Shropshire Star

New walking and cycling routes plan set to transform Shropshire towns

Plans for new walking and cycling routes to transform Shropshire's biggest towns could be approved at a Cabinet meeting today.

A woman rides a bike in a cycle lane

It comes as part of Shropshire Council's 10-year plan for delivering new or improved infrastructure, with the aim of getting more people active.

Individual draft plans have been drawn up for seven towns in the Shropshire Council area – Shrewsbury, Oswestry, Bridgnorth, Market Drayton, Church Stretton, Ludlow and Whitchurch.

The plans include the outline of more than a hundred routes to be improved or put in place, with a raft of measures outlined to make them attractive, safe and usable for cyclists.

They include the installation of new crossings and bridges.

A paper set to be approved by Shropshire Council's cabinet outlines ambitions to make walking and cycling "more attractive", "safe and comfortable", in order to get more people using bikes instead of cars.

It would also contribute to reducing energy and fuel consumption, as well as reducing emissions, to align with the Shropshire Climate Change Strategy.

The draft plans considers an entire network of walking and cycling routes across the county, with measures including introducing segregated cycle lanes and walking routes; new walking bridges; new parking; creating new crossings and widening existing paths.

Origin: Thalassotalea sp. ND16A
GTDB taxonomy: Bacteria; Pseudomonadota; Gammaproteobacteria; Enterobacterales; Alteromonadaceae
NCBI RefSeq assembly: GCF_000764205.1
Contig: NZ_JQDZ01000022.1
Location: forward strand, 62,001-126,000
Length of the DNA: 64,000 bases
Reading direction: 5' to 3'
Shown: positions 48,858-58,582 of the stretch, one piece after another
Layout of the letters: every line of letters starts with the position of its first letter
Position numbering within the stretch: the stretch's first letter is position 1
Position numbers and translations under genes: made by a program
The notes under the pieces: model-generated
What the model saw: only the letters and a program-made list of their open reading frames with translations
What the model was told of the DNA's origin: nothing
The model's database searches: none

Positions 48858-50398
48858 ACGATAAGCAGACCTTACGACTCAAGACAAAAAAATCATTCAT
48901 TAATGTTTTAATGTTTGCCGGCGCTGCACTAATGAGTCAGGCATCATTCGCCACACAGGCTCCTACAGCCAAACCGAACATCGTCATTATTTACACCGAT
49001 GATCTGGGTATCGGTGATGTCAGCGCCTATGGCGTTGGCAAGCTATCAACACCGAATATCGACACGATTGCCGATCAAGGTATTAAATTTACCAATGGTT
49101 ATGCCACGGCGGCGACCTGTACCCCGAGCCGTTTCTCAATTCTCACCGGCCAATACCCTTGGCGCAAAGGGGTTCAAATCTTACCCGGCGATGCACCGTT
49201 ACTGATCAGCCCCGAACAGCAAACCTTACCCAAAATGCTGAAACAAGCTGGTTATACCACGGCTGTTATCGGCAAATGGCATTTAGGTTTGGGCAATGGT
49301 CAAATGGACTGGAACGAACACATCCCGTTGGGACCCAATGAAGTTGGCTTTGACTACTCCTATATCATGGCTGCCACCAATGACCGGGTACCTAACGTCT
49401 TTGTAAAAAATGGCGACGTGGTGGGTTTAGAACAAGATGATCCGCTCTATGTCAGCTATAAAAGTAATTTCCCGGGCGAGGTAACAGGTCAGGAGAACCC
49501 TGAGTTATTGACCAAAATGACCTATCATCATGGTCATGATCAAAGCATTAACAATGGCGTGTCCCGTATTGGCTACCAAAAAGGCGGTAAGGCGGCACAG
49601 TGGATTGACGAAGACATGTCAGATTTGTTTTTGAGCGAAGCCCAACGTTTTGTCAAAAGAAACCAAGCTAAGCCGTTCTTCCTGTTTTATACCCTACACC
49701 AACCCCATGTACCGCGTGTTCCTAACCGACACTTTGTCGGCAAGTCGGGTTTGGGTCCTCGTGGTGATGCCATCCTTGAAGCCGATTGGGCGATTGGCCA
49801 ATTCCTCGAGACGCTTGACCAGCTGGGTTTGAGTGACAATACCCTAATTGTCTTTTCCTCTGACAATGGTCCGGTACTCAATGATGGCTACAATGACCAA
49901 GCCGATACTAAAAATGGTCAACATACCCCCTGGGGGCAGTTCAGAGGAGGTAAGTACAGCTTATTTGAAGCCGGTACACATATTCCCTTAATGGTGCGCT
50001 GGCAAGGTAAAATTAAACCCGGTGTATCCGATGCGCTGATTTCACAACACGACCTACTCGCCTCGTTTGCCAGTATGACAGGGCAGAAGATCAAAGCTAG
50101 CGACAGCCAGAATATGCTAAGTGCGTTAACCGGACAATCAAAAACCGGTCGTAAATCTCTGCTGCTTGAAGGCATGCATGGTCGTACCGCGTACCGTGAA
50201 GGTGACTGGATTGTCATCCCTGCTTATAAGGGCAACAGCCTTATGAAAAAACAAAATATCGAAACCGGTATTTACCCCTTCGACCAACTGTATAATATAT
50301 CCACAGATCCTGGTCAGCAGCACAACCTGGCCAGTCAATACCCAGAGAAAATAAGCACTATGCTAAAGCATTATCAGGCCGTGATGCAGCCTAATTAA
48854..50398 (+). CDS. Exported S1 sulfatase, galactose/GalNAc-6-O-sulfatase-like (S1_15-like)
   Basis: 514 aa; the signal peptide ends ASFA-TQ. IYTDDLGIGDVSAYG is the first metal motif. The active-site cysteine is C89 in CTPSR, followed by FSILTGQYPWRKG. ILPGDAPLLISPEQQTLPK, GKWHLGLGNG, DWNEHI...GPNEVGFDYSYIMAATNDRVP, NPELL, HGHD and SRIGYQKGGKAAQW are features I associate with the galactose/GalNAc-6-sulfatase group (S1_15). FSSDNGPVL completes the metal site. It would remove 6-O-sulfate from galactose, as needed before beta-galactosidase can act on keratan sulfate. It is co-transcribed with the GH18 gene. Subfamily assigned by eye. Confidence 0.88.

Improvements to existing walkways and cycle routes have also been considered. In Oswestry this could see a reduced speed limit to 20mph in some places, as well as the improvements to road signage.

Some of the barriers to improving cycle and walking routes that have been identified include potential conflicts over road space, as well as the historic layout of many of the market towns.

The delivery of the Local Cycling and Walking Infrastructure Plans (LCWIP) would be subject to the council's ability to secure Government funding.

If the plan is approved at the meeting today, a six-week public consultation will be held in the spring.

Shropshire Councillor Ian Nellins, cabinet member for climate change, environment and transport previously said: “We really will need people to share their views and tell us what they think about our draft LCWIP.

"Public feedback, particularly about the proposed routes and interventions for each area, will help ensure the network accurately responds to demand from local communities.”